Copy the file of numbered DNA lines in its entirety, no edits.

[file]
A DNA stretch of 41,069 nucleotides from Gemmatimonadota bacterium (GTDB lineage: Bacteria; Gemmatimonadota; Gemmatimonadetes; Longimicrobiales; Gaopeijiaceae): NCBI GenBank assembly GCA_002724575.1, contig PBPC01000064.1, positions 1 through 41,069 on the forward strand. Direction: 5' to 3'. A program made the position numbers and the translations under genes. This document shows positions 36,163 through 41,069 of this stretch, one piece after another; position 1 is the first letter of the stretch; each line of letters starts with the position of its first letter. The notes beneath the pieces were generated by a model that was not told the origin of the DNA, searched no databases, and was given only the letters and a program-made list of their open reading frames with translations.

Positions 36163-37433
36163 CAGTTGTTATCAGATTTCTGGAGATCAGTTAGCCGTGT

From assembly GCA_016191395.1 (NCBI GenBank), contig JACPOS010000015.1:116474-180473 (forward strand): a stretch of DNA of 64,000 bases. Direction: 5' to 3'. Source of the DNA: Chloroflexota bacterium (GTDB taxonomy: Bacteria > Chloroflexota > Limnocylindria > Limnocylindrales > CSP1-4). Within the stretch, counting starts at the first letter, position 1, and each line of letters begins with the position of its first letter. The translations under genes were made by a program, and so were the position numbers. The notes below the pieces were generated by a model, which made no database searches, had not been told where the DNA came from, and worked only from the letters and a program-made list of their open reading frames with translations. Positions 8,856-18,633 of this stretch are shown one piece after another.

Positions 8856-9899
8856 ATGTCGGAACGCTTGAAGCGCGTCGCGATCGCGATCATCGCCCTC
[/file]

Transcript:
A DNA stretch of 41,069 nucleotides from Gemmatimonadota bacterium (GTDB lineage: Bacteria; Gemmatimonadota; Gemmatimonadetes; Longimicrobiales; Gaopeijiaceae): NCBI GenBank assembly GCA_002724575.1, contig PBPC01000064.1, positions 1 through 41,069 on the forward strand. Direction: 5' to 3'. A program made the position numbers and the translations under genes. This document shows positions 36,163 through 41,069 of this stretch, one piece after another; position 1 is the first letter of the stretch; each line of letters starts with the position of its first letter. The notes beneath the pieces were generated by a model that was not told the origin of the DNA, searched no databases, and was given only the letters and a program-made list of their open reading frames with translations.

Positions 36163-37433
36163 CAGTTGTTATCAGATTTCTGGAGATCAGTTAGCCGTGT

From assembly GCA_016191395.1 (NCBI GenBank), contig JACPOS010000015.1:116474-180473 (forward strand): a stretch of DNA of 64,000 bases. Direction: 5' to 3'. Source of the DNA: Chloroflexota bacterium (GTDB taxonomy: Bacteria > Chloroflexota > Limnocylindria > Limnocylindrales > CSP1-4). Within the stretch, counting starts at the first letter, position 1, and each line of letters begins with the position of its first letter. The translations under genes were made by a program, and so were the position numbers. The notes below the pieces were generated by a model, which made no database searches, had not been told where the DNA came from, and worked only from the letters and a program-made list of their open reading frames with translations. Positions 8,856-18,633 of this stretch are shown one piece after another.

Positions 8856-9899
8856 ATGTCGGAACGCTTGAAGCGCGTCGCGATCGCGATCATCGCCCTC